Wednesday, June 25, 2014

Civil War Reenacting: A Soldier's Memoir - Samuel Rush Watkins

By Matthew Pizzolato

Samuel Rush Watkins
One of the reasons that I reenact is to gain an understanding in some small way of the hardships the soldiers endured and to try to experience life as they would have lived it, but perhaps the best way to achieve an understanding of the experiences that civil war soldiers lived through is to read some of the first hand accounts that they left behind.

Co. Aytch: A Side Show of the Big Show by Sam Watkins has long been heralded as one of the best.

Sam Watkins enlisted in the Third Tennessee in 1861 but soon transferred to Company H, "The Maury Greys," of the First Tennessee Infantry. Of the 120 men who enlisted in the company at the start of the War, Sam was one of seven who remained alive when the Army of Tennessee was surrendered to General William Tecumseh Sherman in April of 1865.

Sam served with distinction throughout the War taking part in several major battles including Shiloh, Corinth, Murfreesboro, Shelbyville, Chattanooga, Chickamauga, Missionary Ridge, The 100 Days Battles, Atlanta, Jonesboro, Franklin, and Nashville.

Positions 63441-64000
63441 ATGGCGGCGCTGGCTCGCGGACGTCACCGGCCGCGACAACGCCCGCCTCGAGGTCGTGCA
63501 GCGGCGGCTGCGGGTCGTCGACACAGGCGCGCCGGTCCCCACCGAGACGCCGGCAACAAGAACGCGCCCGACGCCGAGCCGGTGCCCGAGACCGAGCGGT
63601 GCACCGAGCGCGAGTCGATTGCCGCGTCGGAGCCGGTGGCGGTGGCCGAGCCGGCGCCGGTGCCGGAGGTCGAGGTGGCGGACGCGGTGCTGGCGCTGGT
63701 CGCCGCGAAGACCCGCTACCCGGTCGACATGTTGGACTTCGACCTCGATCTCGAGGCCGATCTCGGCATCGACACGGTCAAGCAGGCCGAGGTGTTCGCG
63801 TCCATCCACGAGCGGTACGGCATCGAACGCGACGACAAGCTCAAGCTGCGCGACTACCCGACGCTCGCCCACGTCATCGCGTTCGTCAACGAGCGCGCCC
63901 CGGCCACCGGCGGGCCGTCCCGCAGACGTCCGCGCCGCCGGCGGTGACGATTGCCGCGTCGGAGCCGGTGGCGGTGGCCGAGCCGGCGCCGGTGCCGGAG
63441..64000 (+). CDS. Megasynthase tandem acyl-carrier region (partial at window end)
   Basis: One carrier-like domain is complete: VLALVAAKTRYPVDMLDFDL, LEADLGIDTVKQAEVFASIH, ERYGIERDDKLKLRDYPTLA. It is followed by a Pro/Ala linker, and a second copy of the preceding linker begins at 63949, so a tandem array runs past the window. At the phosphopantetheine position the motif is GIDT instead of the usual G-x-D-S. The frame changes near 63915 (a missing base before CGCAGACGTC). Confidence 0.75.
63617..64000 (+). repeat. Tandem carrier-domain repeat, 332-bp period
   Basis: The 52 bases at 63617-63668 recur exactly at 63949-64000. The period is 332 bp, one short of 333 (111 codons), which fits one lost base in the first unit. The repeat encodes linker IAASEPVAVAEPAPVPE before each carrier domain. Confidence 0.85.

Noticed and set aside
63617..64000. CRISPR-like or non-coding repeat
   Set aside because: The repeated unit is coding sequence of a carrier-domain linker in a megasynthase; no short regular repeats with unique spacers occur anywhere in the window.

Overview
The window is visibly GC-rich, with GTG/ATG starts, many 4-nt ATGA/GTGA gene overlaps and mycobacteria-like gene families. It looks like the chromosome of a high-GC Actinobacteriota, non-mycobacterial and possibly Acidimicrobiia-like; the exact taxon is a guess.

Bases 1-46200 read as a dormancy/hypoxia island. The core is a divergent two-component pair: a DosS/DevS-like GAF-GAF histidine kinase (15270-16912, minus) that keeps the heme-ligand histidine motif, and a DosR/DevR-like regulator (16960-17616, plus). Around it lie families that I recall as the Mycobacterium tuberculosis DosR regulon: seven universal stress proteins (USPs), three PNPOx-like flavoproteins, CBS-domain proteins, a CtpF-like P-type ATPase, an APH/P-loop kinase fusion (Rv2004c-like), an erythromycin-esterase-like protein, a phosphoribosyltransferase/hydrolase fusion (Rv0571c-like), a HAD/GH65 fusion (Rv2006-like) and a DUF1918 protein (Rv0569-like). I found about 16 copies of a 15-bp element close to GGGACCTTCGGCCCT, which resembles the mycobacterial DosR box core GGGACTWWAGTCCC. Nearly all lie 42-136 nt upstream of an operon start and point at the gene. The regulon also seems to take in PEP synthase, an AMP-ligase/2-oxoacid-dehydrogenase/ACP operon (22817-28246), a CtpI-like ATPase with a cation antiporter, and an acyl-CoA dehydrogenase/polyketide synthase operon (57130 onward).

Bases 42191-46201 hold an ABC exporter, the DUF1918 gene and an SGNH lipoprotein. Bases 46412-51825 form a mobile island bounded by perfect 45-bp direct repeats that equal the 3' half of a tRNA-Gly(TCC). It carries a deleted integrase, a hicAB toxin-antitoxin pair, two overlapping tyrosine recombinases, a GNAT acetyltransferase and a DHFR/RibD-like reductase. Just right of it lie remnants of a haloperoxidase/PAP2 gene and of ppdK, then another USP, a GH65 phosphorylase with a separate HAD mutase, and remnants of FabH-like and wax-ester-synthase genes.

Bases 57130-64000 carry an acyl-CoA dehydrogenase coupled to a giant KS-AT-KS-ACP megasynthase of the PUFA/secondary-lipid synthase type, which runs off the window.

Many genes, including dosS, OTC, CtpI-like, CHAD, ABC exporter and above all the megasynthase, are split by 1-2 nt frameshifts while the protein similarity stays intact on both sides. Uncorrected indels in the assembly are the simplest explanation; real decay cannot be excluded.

His constant thought throughout the war was to return and marry his sweetheart Jennie, which he did after the War's end and raised a family through the difficulties of Reconstruction. It was not until 1881 that he began writing his memoir at the urging of his family so that his children and grandchildren would know of his experiences. It was originally serialized in the Columbia, Tennessee Herald newspaper and published in book form in 1882.

Sam's memoir is regarded as one of the preeminent sources regarding the life of a soldier. There are similarities between his memoir and The Red Badge of Courage by Stephen Crane that suggests Crane may have used Co. Aytch as a source or at least had read it.